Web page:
Perspective | In a sea of suffering, one image of motherhood distills the misery of war


The agony of the photograph, taken by Evgeniy Maloletka, expanded on Monday when the Associated Press announced that the woman had died. And so had her baby. Mariupol, under siege and heavy bombardment for days by the Russian invaders, is a humanitarian disaster, a potential “worst-case scenario,” according to the International Committee of the Red Cross.

Even if the woman, whose name we don’t know, had survived, this image would have been one of the defining ones of this terrible war. The whole of Vladimir Putin’s rage and cruelty seems to be distilled here — into a visual dialogue between the blanket and woman resting upon it. For some reason, I imagine an older sibling, the brother or sister to a baby who never saw life, staring at this picture and asking the questions a child might ask: Why are these men carrying her? Because she cannot walk. Why can’t she walk? Because she is hurt. Why is she hurt?

How does one answer that? Because one man is making war on millions of peaceful people. Because evil.

But those answers could be given about any image of suffering coming out of Ukraine. Why is it that this one pierces so directly?

The blanket captures something difficult to represent and process, an idea that seems both fundamentally true and entirely banal: that war is unnecessary suffering, a source of needless pain. Earthquakes, fire and disease bring calamity to millions every year. But war is a human invention, and if our species didn’t cough up such terrible, twisted, bloodthirsty men as Vladimir Putin, we might avoid the depredations of war. Natural disasters are inevitable; war is on us.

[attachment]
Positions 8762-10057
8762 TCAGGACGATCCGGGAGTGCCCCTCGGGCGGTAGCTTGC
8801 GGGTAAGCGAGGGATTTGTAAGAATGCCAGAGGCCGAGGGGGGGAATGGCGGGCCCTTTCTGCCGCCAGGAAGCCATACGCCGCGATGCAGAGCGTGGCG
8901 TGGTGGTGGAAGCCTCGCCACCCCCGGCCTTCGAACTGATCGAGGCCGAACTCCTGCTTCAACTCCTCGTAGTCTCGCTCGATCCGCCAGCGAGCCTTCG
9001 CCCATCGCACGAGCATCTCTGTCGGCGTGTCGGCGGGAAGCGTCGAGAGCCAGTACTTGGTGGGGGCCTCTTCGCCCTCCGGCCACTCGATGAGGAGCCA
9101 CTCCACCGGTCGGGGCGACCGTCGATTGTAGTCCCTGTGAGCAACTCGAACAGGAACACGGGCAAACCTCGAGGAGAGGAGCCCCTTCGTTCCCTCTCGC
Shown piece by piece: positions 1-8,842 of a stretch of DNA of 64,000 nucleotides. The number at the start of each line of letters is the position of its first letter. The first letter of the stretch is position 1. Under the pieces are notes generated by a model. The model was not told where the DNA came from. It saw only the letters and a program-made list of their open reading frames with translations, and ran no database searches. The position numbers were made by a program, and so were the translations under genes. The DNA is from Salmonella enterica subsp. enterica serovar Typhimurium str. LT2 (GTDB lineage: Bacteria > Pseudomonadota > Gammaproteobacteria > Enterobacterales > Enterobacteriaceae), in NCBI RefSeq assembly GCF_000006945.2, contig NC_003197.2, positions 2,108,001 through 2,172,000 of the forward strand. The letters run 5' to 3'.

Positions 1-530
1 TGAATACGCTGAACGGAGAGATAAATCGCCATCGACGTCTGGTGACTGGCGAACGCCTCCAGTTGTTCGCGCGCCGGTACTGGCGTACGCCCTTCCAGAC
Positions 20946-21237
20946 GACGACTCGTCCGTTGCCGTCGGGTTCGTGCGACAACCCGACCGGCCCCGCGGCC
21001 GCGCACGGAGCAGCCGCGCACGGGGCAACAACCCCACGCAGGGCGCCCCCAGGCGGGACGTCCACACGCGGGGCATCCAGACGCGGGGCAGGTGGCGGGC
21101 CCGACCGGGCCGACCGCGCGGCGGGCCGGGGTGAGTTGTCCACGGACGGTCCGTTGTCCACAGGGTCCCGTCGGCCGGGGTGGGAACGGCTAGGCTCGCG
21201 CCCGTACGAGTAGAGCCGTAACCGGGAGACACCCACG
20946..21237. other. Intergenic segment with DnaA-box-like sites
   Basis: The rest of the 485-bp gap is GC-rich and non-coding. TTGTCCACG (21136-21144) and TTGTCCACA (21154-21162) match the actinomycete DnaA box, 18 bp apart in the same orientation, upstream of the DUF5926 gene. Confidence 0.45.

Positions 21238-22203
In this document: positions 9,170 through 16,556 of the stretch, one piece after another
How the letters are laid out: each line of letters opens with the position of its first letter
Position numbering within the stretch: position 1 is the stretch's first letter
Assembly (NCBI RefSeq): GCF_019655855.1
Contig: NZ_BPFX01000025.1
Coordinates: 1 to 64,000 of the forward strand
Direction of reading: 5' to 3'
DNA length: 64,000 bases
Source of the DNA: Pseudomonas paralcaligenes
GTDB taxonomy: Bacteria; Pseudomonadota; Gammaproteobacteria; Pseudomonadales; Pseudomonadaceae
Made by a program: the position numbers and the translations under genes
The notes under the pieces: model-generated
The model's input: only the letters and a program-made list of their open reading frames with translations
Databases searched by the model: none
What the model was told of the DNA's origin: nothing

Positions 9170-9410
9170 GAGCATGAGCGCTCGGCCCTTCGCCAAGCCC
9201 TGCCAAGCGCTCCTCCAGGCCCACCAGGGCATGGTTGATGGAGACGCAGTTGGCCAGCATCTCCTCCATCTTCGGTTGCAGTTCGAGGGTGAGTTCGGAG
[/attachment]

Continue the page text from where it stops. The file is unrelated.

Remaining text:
The red blanket hints at that because it represents the power of domestic life in the midst of public destruction. War turns homes inside out, subjecting their private contents to public scrutiny. This particular blanket, which has what looks like a watermelon, strawberry or ladybug pattern, seems particularly domestic and private, the sort of thing an expectant mother may have carried with her as a reminder of home. It isn’t monochrome or gray, as one might expect from a hospital or ambulance. And its pattern of black dots on bright red stands in sharp visual contrast to the grid of gaping rectangular window frames in the background. It functions visually as red so often does in old paintings, drawing in and arresting the eye with a splash of crimson on a cloak or a hat.

It suggests ripeness and sun amid bleakness and death. The pattern is a visual metaphor not just for pregnancy, but also for the seasons of abundance that are a world away from the trees that frame the suffering woman, trees blasted by winter and war. For some reason, when I saw it, I thought of a painting by Luis Melendez in the Prado, of three watermelons, two of them whole, and the other cut open. It seems to gape with blood and life, as if to remind us that humans must inevitably break things to stay alive.

But there was no need to break any of the broken things in this image. War alone did this, and Putin made that war.

The symbolically freighted or cathected object, often cheap or shabby, is a classic device for focusing emotion in narrative and images. The muff given to the dying Mimi in Puccini’s opera “La Boheme,” and Rosebud, the child’s sled, in Orson Welles’s “Citizen Kane,” do a kind of work that reconfigures human suffering, makes it somehow more immediate and meaningful. It’s a trick and easily abused, and even when used by a master, it can leave one feeling slightly manipulated.

But here, there is no artifice, and somehow the blanket makes the thing that really matters — the genuine suffering of the woman upon it — even more unbearable to contemplate. The last place of innocence has been shattered.

There is no motherhood without the pain of childbirth. There is no childhood without tears. Even without war, there is more than enough suffering in the happiest of lives. When Putin’s epitaph is written, look to this woman, and this blanket, and include these words: He heaped misery upon the world.



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